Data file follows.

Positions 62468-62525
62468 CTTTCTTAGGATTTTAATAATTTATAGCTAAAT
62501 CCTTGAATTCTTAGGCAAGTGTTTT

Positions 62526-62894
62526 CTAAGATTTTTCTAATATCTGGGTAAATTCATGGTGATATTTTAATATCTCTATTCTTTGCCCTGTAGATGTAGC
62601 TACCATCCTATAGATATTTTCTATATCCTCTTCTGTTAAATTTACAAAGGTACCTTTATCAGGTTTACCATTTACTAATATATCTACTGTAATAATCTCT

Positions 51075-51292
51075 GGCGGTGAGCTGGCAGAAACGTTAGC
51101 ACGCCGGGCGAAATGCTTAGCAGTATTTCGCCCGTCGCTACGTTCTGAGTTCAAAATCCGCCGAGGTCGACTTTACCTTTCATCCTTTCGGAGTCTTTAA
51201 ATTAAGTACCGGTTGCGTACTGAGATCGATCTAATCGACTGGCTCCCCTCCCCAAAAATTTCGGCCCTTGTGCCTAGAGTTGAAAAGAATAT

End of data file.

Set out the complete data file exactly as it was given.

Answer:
Positions 62468-62525
62468 CTTTCTTAGGATTTTAATAATTTATAGCTAAAT
62501 CCTTGAATTCTTAGGCAAGTGTTTT

Positions 62526-62894
62526 CTAAGATTTTTCTAATATCTGGGTAAATTCATGGTGATATTTTAATATCTCTATTCTTTGCCCTGTAGATGTAGC
62601 TACCATCCTATAGATATTTTCTATATCCTCTTCTGTTAAATTTACAAAGGTACCTTTATCAGGTTTACCATTTACTAATATATCTACTGTAATAATCTCT

Positions 51075-51292
51075 GGCGGTGAGCTGGCAGAAACGTTAGC
51101 ACGCCGGGCGAAATGCTTAGCAGTATTTCGCCCGTCGCTACGTTCTGAGTTCAAAATCCGCCGAGGTCGACTTTACCTTTCATCCTTTCGGAGTCTTTAA
51201 ATTAAGTACCGGTTGCGTACTGAGATCGATCTAATCGACTGGCTCCCCTCCCCAAAAATTTCGGCCCTTGTGCCTAGAGTTGAAAAGAATAT